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Q&A with CAC Alumnus and Videographer, Patrick Cone

First, tell us a little bit about you and your family.
I was a CAC lifer – PV kindergarten through graduation in 2000. I attended Harding, where I met my wife, Lauren, then attended Full Sail University in Orlando, Florida. We live in Dallas with our 7-year-old son, Eliot.


You are a professional filmmaker, videographer and storyteller. What was the journey like from college to where you are now – the owner of C1 Entertainment? 
I did not even decide to pursue film until my junior year at Harding, so I was definitely behind the curve. I got an internship at a production company in Los Angeles the summer before my senior year and absolutely loved it. I came home, enrolled at Full Sail for a film degree and spent an incredible year there. When I graduated, we moved to LA, where I bounced around from job to job, as is the custom while you’re paying your dues.

All the while, I began to develop this vision to tell the stories of missionaries. At Harding, the travel bug bit me hard and I began to have a real fascination for the work missionaries were doing around the world. Christian media was really subpar at the time and I thought I could take what I had seen in surf documentaries, of all things, and use that cinematic style to paint a picture of the rich stories of missionaries.

Long story short, I made a couple such films, one film led to another and here I am 11 years later, producing mostly promo films for non-profit organizations. I have been very blessed.


Is there a specific meaning or story behind the name “C1 Entertainment?”
One of my friends always called me Patrick C-1, as a play on my last name and it just kind of stuck.


Why did you choose to pursue a career as a videographer/storyteller? What is your favorite part of the job?
I had always loved the idea of a job in the entertainment industry. As a child, I built stages around the house and put on “plays.” In seventh grade I took magic lessons and did recitals (which, I might add, did my social calendar zero favors) and not long after, fell in love with music and the drums.

I had always casually enjoyed movies and TV, but it was really not until I saw a couple of documentaries in college that the light bulb came on (Hands on a Hardbody, a doc about a truck giveaway at a Texas car dealership and The September Sessions, a surf film set in Indonesia). I was like, that’s what I want to do!

There are so many things I love about the film industry. I love the pace, I love the gear, I love the feeling of capturing that golden sound byte or moment and I love the travel.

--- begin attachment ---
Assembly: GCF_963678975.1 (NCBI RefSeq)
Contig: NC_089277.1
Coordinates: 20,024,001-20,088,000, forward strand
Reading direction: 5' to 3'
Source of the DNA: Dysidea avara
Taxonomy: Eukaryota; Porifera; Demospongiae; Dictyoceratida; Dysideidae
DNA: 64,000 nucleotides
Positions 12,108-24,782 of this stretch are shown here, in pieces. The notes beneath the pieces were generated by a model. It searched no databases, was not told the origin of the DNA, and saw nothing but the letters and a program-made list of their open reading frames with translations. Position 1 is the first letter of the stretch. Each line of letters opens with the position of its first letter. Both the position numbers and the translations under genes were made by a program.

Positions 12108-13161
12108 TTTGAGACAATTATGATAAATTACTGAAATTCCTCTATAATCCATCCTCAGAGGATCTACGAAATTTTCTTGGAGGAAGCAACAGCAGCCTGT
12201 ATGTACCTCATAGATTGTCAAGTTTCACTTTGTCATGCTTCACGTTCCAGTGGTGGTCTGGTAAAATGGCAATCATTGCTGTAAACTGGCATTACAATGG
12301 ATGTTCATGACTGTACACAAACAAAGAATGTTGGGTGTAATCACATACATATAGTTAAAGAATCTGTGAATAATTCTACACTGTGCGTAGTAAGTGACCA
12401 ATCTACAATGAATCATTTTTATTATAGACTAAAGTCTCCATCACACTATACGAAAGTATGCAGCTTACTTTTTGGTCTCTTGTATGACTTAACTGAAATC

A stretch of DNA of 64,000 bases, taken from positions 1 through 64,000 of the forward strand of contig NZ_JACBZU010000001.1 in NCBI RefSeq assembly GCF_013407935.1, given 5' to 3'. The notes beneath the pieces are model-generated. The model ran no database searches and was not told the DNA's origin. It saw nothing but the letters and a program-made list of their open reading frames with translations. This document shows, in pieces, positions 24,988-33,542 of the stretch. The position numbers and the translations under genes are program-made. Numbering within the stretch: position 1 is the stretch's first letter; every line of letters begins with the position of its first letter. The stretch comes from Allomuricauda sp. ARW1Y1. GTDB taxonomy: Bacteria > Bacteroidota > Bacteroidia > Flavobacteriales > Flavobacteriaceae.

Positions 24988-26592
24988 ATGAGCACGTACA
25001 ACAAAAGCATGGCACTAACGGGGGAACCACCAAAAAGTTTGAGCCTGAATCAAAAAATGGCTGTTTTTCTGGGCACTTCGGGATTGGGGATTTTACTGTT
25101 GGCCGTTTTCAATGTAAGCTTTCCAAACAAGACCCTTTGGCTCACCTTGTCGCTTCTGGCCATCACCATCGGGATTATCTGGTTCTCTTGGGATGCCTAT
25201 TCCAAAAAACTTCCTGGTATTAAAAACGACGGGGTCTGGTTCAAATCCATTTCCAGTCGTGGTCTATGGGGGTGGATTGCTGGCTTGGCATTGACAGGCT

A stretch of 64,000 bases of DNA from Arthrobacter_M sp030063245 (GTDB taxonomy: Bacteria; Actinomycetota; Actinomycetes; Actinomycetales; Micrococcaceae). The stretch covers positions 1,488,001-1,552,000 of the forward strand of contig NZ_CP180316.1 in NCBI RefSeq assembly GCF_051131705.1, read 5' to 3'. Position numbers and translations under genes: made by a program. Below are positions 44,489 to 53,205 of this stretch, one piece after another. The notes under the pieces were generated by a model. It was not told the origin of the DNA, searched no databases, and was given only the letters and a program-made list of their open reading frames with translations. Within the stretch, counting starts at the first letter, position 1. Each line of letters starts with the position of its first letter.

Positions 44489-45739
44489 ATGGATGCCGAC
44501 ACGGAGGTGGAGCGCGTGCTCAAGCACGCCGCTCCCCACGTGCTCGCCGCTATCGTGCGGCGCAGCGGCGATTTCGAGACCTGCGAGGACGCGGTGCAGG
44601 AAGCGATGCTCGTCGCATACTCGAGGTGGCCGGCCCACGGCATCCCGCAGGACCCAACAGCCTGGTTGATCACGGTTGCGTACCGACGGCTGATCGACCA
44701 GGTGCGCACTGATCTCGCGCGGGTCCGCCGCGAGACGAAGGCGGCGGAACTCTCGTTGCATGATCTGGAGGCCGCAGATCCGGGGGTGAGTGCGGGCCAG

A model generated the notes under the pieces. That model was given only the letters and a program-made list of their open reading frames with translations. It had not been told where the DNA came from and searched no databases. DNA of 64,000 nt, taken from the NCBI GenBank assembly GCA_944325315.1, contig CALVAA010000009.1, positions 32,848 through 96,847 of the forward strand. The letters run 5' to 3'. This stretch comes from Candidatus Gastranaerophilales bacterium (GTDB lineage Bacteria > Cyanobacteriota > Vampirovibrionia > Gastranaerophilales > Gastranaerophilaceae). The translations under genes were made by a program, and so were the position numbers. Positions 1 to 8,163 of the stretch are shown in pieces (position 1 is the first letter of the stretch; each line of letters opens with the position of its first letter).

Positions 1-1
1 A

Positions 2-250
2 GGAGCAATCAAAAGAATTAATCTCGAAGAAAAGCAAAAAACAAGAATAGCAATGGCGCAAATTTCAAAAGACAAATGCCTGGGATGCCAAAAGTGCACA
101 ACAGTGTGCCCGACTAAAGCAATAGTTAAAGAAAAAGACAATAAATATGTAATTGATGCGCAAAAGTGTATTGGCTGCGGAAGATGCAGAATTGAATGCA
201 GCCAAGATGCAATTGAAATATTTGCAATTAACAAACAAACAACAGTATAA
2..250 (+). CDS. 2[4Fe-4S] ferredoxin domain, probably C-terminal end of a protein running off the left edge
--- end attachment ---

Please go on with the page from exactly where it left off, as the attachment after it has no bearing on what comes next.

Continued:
You’ve had the opportunity to document some pretty amazing locations, people and events. Can you describe one (or more) of the most memorable? 
That’s tough. It’s been very moving to document the work of the Touch A Life Foundation in Ghana, Africa. They help trafficked children. The past two years, I traveled with Eastern European Mission to Athens and we documented some very powerful stories of refugees from the Middle East crisis. I love Southeast Asia; so being able to document a couple of non-profits working in Cambodia was also amazing.


We were honored to have you film and produce the newest series of videos for CAC. What was it like for you to come back and spend time at your alma mater? In what ways has it changed? How has it stayed the same?
It was an honor to be asked! It was cool to come back and witness what is happening in the CAC community. It was great to catch up with some of the teachers who were there during my time.

Apart from physical changes to the campus, I was really struck by the familial atmosphere. Teachers and students appear to have deep relationships. We definitely set out to capture that aspect beforehand but, in listening back to interviews in the edit, it was remarkable how many people answered questions on that topic literally the exact same way. To me, that was a sign that the leadership has done a great job setting the example. Things like family and mission have always been important at CAC but I’d say it’s more evident nowadays.


How did attending CAC prepare you for life and your current career?
Sophomore year, we had an English teacher named Mr. Liimatta. The first day of class, in walks a tall, well-dressed Finnish guy who bore an uncanny resemblance to Val Kilmer in Top Gun. In fact, he had just graduated from West Point. He commanded us to sit up straight, then spent the rest of the year whipping us into literary shape.

We read The Pearl, Macbeth, Of Mice and Men and Rebecca and did countless reports on each. We dug so deep into each book – had you walked by and peered in the window, it would have been like watching a scene from Dead Poets Society, save for jumping on desks, though we might have even done that a time or two?

Anyway, he absolutely blood bathed my reports and I barely passed the class, but I gradually began to think critically about story and story structure for the first time in my life. I owe so much to Mr. Liimatta. He was one of the best teachers I’ve ever had.


What are some new projects you are looking forward to working on in 2018? Where can we follow your work?
I’m still lining out projects for the year and I have a feature documentary in the works but you can always check out what’s going on at